August 31 An Irish Republican Army manifesto declares the presence of American troops in Northern Ireland an act of aggression and threatens to use, “whatever means necessary” to force their withdrawal.
September 1 The United States command places Belfast off limits to American soldiers for 48 hours.
September 2 Demonstrators protesting the execution by Northern Ireland of IRA gunman Thomas Williams for killing a policeman force a one hour halt to business activity in Dublin.
September 3 The Royal Ulster Constabulary raids hundreds of homes in Nationalist districts of Belfast and arrests 56 men on suspicion of Irish Republican Army membership.
October 2 HMS Curaçao sinks off Donegal after a collision with RMS Queen Mary. The Curacao cuts across the Queen Mary’s bow in chase of a reported German U-boat and is sliced in two. The accident leaves 338 of the Curacao's crew dead. Escort destroyers pick up 108 survivors from the water. The Queen Mary which is carrying 15,000 American troops follows orders and does not stop. October 11
The number of persons interned in Northern Ireland for alleged membership in the Irish Republican Army reaches 500.
October 12 The Royal Ulster Constabulary announces the arrest of Hugh McAteer, the alleged chief of staff of the Irish Republican Army. McAteer is later convicted of treason and sentenced to 15 years in prison.
October Belfast police impose an 8:30 p.m. to 6 a.m. curfew on industrial areas in response to Irish Republican Army bombings.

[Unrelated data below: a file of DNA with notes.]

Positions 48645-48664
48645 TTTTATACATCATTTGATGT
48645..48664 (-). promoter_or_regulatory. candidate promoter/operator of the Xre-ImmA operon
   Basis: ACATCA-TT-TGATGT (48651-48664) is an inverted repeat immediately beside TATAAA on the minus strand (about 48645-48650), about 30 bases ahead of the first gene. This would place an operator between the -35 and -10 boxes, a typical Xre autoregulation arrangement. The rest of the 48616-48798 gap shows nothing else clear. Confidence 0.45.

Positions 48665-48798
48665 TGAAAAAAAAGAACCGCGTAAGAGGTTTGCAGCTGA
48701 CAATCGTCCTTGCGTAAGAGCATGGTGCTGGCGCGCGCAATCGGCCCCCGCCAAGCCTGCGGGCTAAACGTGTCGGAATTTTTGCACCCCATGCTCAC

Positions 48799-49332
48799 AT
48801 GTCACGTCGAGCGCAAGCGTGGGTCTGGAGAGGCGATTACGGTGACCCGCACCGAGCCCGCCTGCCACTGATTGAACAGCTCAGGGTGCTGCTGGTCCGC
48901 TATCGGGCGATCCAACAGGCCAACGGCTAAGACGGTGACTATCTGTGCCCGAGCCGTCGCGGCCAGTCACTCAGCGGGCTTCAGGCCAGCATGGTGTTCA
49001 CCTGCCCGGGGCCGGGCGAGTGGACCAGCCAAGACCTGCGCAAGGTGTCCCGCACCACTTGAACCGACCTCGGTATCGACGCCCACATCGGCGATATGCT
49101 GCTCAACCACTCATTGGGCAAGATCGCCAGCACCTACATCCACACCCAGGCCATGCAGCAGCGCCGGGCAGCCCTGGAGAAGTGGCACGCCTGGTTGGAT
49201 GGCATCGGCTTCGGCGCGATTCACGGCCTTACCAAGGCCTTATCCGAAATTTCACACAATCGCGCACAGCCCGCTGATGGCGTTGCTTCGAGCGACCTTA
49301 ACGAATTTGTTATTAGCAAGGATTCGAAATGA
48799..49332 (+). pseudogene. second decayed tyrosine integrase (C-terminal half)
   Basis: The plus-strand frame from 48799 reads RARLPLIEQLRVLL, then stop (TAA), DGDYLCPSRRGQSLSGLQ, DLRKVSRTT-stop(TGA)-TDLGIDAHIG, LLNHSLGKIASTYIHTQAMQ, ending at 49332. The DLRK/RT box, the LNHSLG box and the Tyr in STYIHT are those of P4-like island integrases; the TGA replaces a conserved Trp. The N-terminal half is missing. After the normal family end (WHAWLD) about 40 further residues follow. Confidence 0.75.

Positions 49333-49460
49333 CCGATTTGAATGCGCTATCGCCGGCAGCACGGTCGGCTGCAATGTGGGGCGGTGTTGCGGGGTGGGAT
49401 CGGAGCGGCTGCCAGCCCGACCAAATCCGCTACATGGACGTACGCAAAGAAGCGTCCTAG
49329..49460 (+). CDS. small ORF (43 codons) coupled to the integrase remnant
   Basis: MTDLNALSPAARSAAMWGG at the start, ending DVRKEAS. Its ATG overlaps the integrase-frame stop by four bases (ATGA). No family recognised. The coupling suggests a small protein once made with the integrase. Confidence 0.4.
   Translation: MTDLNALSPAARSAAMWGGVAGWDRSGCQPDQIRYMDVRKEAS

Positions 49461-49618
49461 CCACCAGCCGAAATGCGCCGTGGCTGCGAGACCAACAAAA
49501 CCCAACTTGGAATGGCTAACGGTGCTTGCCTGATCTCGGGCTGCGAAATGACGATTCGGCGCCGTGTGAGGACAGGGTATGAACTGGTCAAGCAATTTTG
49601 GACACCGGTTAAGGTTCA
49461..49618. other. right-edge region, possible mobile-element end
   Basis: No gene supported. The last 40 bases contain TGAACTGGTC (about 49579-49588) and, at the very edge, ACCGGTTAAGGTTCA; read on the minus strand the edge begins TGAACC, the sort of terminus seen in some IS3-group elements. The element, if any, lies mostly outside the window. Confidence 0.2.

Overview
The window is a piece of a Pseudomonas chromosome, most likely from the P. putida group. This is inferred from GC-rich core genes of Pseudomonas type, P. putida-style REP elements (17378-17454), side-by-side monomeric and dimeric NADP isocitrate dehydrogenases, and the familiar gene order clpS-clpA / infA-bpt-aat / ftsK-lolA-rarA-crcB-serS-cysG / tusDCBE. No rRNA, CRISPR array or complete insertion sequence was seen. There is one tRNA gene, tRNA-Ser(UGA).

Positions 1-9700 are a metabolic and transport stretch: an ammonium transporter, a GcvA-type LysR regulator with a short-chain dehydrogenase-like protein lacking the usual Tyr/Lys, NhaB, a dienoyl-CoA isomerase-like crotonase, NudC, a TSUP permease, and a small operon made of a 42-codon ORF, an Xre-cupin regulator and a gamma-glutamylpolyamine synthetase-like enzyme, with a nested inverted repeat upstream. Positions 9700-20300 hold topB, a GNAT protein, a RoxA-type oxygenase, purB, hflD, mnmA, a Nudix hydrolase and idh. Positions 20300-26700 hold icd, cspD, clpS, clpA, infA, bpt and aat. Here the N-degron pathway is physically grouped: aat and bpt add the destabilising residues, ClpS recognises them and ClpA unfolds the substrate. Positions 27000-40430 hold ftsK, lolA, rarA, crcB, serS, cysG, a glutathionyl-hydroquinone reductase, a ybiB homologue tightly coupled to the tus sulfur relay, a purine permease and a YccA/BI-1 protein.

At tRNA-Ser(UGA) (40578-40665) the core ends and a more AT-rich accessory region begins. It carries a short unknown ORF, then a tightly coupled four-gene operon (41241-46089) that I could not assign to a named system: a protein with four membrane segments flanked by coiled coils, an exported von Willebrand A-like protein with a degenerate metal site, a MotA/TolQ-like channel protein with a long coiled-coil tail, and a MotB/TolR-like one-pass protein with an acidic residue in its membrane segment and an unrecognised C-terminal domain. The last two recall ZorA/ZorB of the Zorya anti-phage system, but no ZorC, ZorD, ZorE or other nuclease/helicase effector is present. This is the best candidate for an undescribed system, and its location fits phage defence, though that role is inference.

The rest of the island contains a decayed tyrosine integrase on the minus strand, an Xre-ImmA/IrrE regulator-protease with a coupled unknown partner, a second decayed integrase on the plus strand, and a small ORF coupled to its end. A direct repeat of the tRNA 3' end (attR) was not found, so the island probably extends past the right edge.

November 4 The Central Bank of Ireland is established in Dublin to replace the Currency Commission.
November 7 Eamon Donnelly, former leader of Fianna Fail, is elected to the Northern Ireland parliament as a Nationalist. Donnelly refuses to take his seat and announces plans to united Northern Ireland Nationalists with political parties in Ireland (Eire) as part of a campaign to end the partition.
December 21 Belfast police lift the evening curfew imposed on industrial areas in response to Irish Republican Army bombings.
During the Year The former Chief Rabbi of Ireland Isaac Herzog warns Prime Minister de Valera that Jews are being systematically exterminated in German prison camps. De Valera and the Irish ministers in Berlin, Vichy, and at the Vatican attempt to rescue a large group of German Jews held at Vittel, France and groups of Italian, Dutch, Hungarian, and Slovakian Jews without success.
Bread rationing begins despite increases in wheat harvest after introduction of compulsory tillage policy.
Ireland’s cost of living index climbs to 144 (June 1939 = base 100). The value of Irish imports increases by £5,085,064 (17.2%) to £34,630,064.
The value of Irish exports increases by £817,307 (2.6%) to £32,665,307.